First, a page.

Sales bloom; buyers decide time is right for big purchase
Economists don’t like numbers in the red, but Tiffany Meyer does.
Meyer’s hot new number is candy-apple red — a brand new Ford Mustang she and her husband, Justin, bought Tuesday at Western Slope Auto in Grand Junction.
The Meyers’ purchase coincided with a report by the New York-based Conference Board that its Consumer Confidence Index rose more than 12 points in April to 39.2, up from a revised 26.9 in March. The reading was the highest since 44.7 in November and sparked a rally that helped the stock markets cut their losses Tuesday.
Like many, the Meyers see plenty of opportunity during slow times that have many of their neighbors worried.
Justin Meyer likes to zig while others zag and buy when costs are lowest. “You dodge the bullets better that way,” said Meyer, 27, who works for Monument Well Service in Grand Junction.
He and his wife have been looking for about six months for a new car and watching the news, Meyer said.
“You don’t hear about Ford” in the reports of bailouts and other financial floundering in Detroit, he said.
Tiffany Meyers, 25, who works at Victoria’s Secret at Mesa Mall, said she always wanted a Mustang, and “now is a great time to buy.”
The Meyers weren’t alone in getting a new vehicle Tuesday.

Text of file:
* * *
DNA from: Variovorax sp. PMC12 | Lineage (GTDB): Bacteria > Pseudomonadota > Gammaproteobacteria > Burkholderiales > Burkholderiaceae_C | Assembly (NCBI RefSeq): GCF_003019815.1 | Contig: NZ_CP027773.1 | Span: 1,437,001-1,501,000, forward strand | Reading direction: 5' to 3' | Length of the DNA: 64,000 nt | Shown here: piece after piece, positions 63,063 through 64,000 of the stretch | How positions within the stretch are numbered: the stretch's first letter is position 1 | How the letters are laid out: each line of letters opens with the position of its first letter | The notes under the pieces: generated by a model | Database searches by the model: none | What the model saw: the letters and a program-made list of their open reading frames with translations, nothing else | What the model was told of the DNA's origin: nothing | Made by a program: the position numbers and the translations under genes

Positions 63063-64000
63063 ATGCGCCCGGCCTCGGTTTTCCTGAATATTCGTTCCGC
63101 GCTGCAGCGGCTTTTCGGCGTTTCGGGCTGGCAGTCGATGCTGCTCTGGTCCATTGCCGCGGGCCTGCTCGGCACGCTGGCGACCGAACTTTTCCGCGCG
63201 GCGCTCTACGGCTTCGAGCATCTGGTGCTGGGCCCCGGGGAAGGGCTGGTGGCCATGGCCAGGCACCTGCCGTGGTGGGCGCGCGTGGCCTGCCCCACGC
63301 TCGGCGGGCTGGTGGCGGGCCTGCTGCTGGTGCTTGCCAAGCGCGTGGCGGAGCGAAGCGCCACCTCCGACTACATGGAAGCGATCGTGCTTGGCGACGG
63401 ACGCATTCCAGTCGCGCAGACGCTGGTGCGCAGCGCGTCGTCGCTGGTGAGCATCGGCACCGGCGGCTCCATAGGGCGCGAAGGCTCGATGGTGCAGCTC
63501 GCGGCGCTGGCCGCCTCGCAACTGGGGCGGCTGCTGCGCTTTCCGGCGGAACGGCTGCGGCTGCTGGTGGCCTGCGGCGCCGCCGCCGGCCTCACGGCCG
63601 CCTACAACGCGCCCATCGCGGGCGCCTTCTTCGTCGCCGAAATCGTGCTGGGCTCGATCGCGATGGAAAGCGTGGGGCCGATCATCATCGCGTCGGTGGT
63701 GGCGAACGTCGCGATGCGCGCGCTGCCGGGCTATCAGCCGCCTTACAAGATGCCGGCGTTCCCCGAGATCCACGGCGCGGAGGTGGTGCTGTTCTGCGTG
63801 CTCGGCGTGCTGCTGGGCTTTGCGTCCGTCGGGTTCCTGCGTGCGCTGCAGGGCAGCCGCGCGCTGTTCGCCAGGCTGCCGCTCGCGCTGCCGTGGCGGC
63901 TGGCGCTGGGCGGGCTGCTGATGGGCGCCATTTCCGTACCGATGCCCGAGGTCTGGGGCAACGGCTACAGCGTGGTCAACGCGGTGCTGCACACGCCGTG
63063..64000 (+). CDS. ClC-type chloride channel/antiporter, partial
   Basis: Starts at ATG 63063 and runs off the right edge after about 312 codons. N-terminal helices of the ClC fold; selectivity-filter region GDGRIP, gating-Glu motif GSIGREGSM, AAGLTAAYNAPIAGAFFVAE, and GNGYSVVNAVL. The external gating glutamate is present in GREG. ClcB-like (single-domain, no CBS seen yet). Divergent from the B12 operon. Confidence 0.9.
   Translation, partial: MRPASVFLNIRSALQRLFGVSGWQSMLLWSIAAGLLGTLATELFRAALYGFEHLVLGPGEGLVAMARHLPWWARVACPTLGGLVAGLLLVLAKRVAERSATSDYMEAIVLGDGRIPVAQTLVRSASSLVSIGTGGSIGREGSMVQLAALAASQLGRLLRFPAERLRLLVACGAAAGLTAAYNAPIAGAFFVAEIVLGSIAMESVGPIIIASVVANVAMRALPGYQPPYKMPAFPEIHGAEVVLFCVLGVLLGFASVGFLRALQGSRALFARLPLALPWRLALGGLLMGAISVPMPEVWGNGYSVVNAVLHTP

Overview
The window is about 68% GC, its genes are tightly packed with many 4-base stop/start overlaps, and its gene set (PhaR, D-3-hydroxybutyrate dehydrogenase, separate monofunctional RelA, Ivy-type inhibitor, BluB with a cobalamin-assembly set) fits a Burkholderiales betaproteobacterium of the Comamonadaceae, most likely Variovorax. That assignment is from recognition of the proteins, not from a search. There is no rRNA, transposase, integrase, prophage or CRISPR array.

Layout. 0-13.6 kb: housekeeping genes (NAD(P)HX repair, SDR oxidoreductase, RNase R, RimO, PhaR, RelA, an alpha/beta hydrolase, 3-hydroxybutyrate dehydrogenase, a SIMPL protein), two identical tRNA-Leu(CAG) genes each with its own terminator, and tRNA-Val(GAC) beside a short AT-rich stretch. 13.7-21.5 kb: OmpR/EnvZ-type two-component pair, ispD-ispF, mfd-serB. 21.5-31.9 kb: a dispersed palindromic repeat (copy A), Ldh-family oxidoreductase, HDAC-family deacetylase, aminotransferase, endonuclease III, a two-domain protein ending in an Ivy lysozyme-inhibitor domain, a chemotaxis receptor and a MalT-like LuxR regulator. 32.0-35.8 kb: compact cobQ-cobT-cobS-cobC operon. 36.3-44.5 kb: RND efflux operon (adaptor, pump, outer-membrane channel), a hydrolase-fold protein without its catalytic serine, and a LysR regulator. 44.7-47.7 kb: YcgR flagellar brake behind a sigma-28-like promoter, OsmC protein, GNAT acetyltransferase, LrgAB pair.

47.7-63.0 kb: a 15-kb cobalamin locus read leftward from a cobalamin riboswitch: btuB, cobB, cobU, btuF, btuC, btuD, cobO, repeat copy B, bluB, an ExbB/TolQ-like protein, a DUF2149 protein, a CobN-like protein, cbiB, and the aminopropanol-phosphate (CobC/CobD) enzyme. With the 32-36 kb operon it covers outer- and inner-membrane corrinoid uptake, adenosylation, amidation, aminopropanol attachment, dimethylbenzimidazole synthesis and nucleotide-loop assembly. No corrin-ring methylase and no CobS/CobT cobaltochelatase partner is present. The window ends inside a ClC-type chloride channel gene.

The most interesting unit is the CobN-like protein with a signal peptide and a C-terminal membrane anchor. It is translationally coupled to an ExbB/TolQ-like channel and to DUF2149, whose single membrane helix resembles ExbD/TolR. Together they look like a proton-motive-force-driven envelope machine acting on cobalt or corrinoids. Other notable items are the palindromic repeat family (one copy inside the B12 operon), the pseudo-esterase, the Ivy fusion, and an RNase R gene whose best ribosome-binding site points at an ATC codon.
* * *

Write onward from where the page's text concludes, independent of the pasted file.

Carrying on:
Lori Howell, 49, a nurse at Hospice & Palliative Care of Western Colorado, settled in behind the wheel of her new Toyota Camry.
“I’m excited about it,” Howell said. “I have no buyer’s remorse.”
Far from making a spur-of-the-moment buy, Howell and her husband, Brett, carefully planned out a strategy to take advantage of the market, she said.
Buying the new car actually will help the Howells become debt-free, as advised by financial consultant and radio personality Dave Ramsey, she said.
Her new car was a good deal and comes with a payment roughly half of her current payment, she said. By doubling her payments, she hopes to pay off her five-year loan on the car in two-and-a-half years, Howell said.
Rick Gibson of Gibson RVs, 2549 U.S. Highway 6&50, said things started looking up as April began.
“It’s like somebody flipped a switch,” and buyers showed up in numbers similar to the same time last year, Gibson said. “That was certainly not the case the first part of the year.”
One thing that might be driving business is customers’ interest in staying near home and with family, rather than spending on a lavish, far-away vacation, he said.
At U.S. Tech, 2465 Patterson Road, “We’re starting to see more traffic, but it’s a long way from where it was before,” owner Mike Knowldon said.
The change to a digital television signal seems to be pushing customers toward making the purchases, Knowldon said.
Having to purchase a converter box for an existing television, he said, “might be a fulcrum to buying a digital TV.”